BOTSWANA, DAY 2
The entire day at this lodges run like clockwork which suits someone like me who loves an itinerary!
THE DOGS WERE RUNNING SO WE KNEW SOMETHING WAS UP
After getting over the ordeal of last night we were met with yet another friend outside out tent, a baby hippo. These animals are incredibly deceiving as the infants are the most adorable animals you will see!
We had our first safari drive this morning and it was such a buzz to see a host of animals such as elephants, zebras and a whole lot of Impalas! It was a perfect way to get a taste for what we could expect but what was to follow blew all our expectations out of the water.
- Mornings and evenings are the best time for game drives
- The predators usually stay low during the daytime as it is usually too hot
Our afternoon drive started off with a stunning sighting of a leopard up a tree, enjoying the a break from the sun. You could forgive any animal for walking underneath and falling victim as it took the guides to point it out, you generally don’t look up!
It was also the place were I would be reunited with my bag which turned out to be someone elses, the chances of seeing mine again were dwindling to say the least!
During the afternoon drive we always stop for a drink and a snack, which can be epic when you remember that you are actually in the middle of the Okavango Delta. The thought that there could be any number of animals surrounding you or sussing you out is just incredible.
On our way to drinks there was a bit of commotion when we came across a pack of Wild Dogs, an species that is very much endangered. The guide and driver new something was up and their actions gave the impression a chase was currently underway.
- Also known as Painted Wolves
- They live in groups of between two and 30 dogs.
- They are incredibly bonded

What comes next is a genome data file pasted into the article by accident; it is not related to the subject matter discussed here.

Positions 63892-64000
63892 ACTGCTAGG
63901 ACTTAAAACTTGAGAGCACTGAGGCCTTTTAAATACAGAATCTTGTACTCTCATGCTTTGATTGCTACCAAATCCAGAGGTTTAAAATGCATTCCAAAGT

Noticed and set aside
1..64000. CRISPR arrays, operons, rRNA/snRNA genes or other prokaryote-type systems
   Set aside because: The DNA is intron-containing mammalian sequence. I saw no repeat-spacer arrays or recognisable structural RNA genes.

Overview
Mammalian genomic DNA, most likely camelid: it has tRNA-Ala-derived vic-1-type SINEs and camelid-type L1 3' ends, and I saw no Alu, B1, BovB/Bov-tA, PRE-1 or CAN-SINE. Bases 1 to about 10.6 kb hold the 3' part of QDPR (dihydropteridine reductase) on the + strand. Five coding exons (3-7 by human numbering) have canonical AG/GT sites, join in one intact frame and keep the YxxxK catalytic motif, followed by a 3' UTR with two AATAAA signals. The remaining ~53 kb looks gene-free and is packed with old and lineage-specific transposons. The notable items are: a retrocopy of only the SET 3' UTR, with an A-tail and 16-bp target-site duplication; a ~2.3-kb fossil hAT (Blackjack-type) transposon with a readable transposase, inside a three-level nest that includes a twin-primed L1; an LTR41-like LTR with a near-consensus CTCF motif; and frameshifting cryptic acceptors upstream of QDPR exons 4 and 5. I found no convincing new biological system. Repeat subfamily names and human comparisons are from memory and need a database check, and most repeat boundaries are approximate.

- The average wild dog litter consists of 10 pups, the highest number of any canid.
- Generally, only the dominant male and female breed, whilst the other adults help bring up the pups.
It is incredible to see that each dog knows the part it has in the hunt, even though there seemed to be very little communication. As we drove on more and more dogs joined the pack and ran past us, this was a sure sign an ambush was about to happen.
Within only a few minutes we came across a group of dogs now devouring an Impala and could now hear the calls for the rest of the pack to join. We were now maybe 50 yards from the carcass and could see the dogs were still on high alert considering what they have.
- Wild dogs have a much higher kill rate than lions or leopards.
- They hunt in packs during dawn and dusk which helps them bring down the bigger animals.
- No two dogs have the same markings and colorations.
- They can run as fast as 45 miles per hour and have stamina to outlast most of their prey.
Heading on, our evening drinks were only another 100 yards away from the kill but its rare for the wild animals to ever been an issue out here, which I was surprised at! This was another one of those pinch yourself moments. I was chilling out and enjoying a gin and tonic all while watching a pack of Wild Dogs devour an Impala!
- Have you been on Safari.
- Have you seen a kill before, what did you think?
- What is your favourite safari animal?
Let me know in the comments below . . .